Diabetes mellitus patients suffer from an intensified appetite and thirst (hunger and thirst may not be very intense in mild cases), increased excretion of urine (up to 5–8 liters a day) with a high specific gravity, itching of the skin and external genitalia, inflammation of the oral mucosa, pain along the nerve trunks (polyneuritis), and muscular and sexual weakness. The menstrual cycle is disturbed in women; spontaneous abortions or stillbirths may occur in pregnant women. The blood cholesterol level rises in diabetics, promoting the early onset of atherosclerosis, which is often combined with hypertonia. Marked changes in the cardiovascular system, kidneys, and eyes are among the serious complications of diabetes mellitus.

Treatment is individualized, taking into account the specific metabolic disorder. In mild forms, a special diet is prescribed, taking into account individual energy expenditures, and exercise therapy (especially for obese persons); in some cases, sugar-reducing sulfanilamide preparations (which are particularly effective in elderly persons with a tendency toward obesity) are prescribed. In moderate and severe forms insulin therapy is undertaken; long-acting insulin preparations with a sugar-reducing action are used to prolong the action of insulin.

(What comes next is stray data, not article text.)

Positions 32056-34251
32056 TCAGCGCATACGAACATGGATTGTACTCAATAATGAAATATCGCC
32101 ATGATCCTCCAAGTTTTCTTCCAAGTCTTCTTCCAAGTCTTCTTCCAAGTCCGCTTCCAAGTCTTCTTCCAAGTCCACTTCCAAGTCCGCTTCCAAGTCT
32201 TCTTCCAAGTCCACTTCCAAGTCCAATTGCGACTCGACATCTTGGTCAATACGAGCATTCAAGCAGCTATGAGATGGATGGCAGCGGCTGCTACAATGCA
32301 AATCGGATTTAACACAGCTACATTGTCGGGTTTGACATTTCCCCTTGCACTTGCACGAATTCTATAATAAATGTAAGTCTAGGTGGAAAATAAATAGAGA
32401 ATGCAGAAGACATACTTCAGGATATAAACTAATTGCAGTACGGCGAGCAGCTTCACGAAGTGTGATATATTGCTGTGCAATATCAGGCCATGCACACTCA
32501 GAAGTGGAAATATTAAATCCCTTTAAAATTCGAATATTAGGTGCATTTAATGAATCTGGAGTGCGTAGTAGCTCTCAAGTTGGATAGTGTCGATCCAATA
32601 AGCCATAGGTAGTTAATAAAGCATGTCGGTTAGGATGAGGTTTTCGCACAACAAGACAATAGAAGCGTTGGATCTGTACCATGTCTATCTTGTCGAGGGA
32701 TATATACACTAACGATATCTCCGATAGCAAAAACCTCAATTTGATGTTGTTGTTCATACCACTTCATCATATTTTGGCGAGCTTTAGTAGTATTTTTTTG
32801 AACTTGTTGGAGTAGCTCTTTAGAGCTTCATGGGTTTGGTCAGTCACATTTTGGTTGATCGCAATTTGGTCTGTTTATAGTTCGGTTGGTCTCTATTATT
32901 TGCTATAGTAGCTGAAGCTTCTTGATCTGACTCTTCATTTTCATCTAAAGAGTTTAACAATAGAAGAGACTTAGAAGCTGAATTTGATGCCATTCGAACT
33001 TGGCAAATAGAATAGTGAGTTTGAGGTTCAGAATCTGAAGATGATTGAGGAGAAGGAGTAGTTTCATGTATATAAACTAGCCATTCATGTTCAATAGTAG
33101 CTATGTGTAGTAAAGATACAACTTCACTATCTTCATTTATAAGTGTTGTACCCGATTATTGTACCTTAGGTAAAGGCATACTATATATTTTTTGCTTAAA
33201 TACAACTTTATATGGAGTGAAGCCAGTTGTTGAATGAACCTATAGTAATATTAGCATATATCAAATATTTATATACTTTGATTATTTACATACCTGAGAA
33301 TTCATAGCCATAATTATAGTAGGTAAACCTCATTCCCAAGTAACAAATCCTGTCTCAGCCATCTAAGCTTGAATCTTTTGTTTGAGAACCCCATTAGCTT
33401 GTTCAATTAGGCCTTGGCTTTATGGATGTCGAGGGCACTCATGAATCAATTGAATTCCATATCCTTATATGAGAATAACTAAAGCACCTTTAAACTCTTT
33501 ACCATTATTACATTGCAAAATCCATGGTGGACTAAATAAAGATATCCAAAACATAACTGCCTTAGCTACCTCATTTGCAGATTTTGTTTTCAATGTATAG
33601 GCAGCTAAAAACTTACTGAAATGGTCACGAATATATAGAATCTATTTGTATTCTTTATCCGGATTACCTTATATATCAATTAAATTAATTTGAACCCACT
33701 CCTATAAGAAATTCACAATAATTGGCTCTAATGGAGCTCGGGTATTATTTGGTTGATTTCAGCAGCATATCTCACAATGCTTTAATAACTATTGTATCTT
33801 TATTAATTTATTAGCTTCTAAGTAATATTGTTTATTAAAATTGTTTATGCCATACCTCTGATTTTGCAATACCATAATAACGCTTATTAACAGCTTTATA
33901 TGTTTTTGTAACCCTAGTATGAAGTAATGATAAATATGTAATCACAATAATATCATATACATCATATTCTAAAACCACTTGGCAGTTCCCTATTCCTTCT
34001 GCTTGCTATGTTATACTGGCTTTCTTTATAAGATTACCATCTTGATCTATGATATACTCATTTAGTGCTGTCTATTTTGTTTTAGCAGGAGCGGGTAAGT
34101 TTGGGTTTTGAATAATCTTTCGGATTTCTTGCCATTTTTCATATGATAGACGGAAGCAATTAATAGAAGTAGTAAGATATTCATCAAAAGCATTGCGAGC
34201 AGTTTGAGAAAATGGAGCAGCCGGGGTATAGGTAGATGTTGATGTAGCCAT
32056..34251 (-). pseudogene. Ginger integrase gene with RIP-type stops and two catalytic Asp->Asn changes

REFERENCES

Genes, S. G. Sakharnyi diabet, 5th ed. Moscow, 1963. (Bibliography.)
Diabet, edited by R. Williams. Moscow, 1964. (Translated from English; bibliography.)

L. M. GOL’BER

The Great Soviet Encyclopedia, 3rd Edition (1970-1979). © 2010 The Gale Group, Inc. All rights reserved.
References in periodicals archive ?
They declared: 'These observations show that Parkia biglobosa helps to prevent complications of diabetes hence, could be recommended as a part of the diet of diabetic patients.'
Knowledge on complications of diabetes mellitus among patients with diabetes mellitus--a descriptive study.
When discussing about knowledge regarding oral manifestations of diabetes mellitus the results of my study highlighted the fact that only about 24 percent of the diabetic patients had been given any kind of formal education/ information about oral complications of diabetes while majority 76 percent confided that they had never received any such information.